In Latin documents, the swooped-up tails often follow the letter u to create –um. In Germanic texts, they often follow ai to form ain (an old form of ein). Many of the German scribes also wrote in Latin and retained some of these conventions when writing in their native tongue, as illustrated in the two examples on the right.
In September 2014, Stephen Bax asked me the meaning of the curved caps that appear over some of the VM glyphs. I’m sure many people are wondering the same thing.
In Latin, the cap has a variety of shapes. Sometimes a different shape has a different meaning and sometimes different shapes have the same meaning (but vary stylistically based on individual hands).
In most cases a closed cap (an “o” shape) represents something different from an open cap. This is also true of German script, in which the open cap usually symbolizes –er- (or sometimes an old-style umlaut) and the closed cap the sound “oo” (and is placed over a u the same way as an umlaut in modern text). I’m not going to go into details on the cap in this post, because it needs a full post of its own and I want to concentrate on another shape that may be more important.
The “J” Character
One of the less common characters in the VM alphabet is the J-like character found at the ends of words. In Latin, this is easily recognized as the suffix –cis, –ris, or –tis and sometimes is used as –is when attached to a different beginning stroke. Note how the connection between the beginning stroke is sometimes blunt and sometimes rounded (the Eva font acknowledges this difference but neglects the third variation). That’s how it’s done in Latin, as well. I’ve seen some pretty odd proposals for what the VM J-shape represents but the shape (if not its meaning) is standard medieval Latin script.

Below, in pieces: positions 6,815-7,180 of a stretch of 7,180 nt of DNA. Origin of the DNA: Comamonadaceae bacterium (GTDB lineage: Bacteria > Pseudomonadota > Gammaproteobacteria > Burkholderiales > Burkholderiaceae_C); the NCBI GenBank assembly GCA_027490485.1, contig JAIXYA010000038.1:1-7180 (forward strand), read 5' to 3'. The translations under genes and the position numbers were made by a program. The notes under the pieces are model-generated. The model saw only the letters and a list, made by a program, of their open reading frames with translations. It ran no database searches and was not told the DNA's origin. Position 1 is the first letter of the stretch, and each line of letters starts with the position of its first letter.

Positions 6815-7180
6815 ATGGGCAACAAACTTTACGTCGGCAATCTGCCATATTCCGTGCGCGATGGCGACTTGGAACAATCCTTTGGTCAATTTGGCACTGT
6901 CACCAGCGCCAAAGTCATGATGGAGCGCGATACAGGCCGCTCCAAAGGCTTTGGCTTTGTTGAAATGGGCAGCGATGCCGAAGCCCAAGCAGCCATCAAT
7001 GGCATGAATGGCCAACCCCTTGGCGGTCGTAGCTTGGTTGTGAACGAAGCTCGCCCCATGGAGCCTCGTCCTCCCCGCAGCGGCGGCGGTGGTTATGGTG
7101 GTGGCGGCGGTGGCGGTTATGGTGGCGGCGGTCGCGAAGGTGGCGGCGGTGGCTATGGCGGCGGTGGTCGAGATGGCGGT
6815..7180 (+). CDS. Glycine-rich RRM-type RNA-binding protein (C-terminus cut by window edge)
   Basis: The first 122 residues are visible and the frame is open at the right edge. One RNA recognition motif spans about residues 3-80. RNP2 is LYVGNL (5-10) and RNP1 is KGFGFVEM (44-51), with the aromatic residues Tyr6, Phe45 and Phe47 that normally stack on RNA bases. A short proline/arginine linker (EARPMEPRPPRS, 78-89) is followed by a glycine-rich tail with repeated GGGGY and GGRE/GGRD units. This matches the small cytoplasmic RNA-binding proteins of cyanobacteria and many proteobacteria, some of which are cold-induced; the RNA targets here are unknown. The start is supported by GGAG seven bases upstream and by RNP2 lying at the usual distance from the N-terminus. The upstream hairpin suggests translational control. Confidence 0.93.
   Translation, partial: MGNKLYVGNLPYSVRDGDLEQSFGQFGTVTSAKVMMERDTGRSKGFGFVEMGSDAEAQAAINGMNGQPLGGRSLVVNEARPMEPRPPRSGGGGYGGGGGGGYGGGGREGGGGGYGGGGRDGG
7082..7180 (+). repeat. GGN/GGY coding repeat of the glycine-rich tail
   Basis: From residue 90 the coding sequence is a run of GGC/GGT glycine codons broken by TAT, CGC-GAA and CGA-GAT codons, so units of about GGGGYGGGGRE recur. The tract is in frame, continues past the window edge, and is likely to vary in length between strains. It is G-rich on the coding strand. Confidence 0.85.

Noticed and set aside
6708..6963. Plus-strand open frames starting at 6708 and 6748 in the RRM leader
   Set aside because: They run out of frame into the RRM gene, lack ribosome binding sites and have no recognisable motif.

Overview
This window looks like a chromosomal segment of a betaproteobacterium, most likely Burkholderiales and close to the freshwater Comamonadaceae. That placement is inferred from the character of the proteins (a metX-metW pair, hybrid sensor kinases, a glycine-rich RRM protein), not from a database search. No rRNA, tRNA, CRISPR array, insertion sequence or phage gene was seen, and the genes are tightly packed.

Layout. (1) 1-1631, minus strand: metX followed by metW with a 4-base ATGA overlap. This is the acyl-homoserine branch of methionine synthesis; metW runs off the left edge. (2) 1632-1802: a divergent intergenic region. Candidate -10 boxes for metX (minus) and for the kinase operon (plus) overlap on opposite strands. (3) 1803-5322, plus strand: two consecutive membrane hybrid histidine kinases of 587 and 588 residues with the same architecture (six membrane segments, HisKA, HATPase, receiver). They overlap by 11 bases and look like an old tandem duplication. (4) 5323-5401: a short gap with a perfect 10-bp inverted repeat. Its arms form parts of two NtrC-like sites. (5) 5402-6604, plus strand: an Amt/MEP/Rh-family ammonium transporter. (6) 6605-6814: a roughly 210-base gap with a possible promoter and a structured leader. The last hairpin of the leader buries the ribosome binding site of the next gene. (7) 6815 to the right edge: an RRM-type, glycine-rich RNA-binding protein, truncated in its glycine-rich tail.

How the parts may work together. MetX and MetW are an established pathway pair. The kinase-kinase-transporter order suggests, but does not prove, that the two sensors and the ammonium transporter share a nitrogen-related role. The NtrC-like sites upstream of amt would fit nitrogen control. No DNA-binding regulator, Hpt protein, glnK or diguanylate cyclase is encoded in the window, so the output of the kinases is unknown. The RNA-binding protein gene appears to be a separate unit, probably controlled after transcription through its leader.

All three suffixes can be found throughout the VMS and it’s possible that the one-loop gallows character may be an example, as well. Picture it as a ligature comprising a letter and the abbreviation –is. I’m not proposing this as a theory, just encouraging people to remain open to possibilities. In Latin, the shape of an abbreviation may change depending on its position in a word.
Putting aside the gallows character for now, the VM J character is almost always at the end of glyph-groups, but there are exceptions (you can find some on Folio 58r). Occasionally, two can be found combined, but even this is not particularly exceptional, since it’s possible that valid syllable combinations analogous to –ristis exist in whatever language underlies the VMS.
The Funny “r” Character
This brings us to one of the shapes that might be overlooked due to its resemblance to contemporary alphabets. Since there are several VM glyphs that look familiar to western European characters, like the a and the o, it might be easy to perceive this as an embellished r. In fact the Eva font maps it as a lower-case “r”. I’ve also seen people refer to it as a question mark, but that loop is definitely a tail, not the primary stroke of the letter.
There’s a Latin abbreviation similar to this that represents -ter. It’s a combination of a “t” (which often looks like a “c” in old manuscripts) with a curled tail, representing er. It looks like the VM “r”, but the stem is usually upright. Which brings us to an important detail I haven’t seen mentioned anywhere else…
Have you ever asked yourself why this funny character that somewhat resembles an “r” leans backward when all the other “stem” characters (with the possible exception of a character that resembles an “i”) are straight up and down? Maybe not. Just as you may not have considered a possible relationship between the suffix-J character and the loop on the gallows character.
Context is everything when interpreting a 600-year-old document.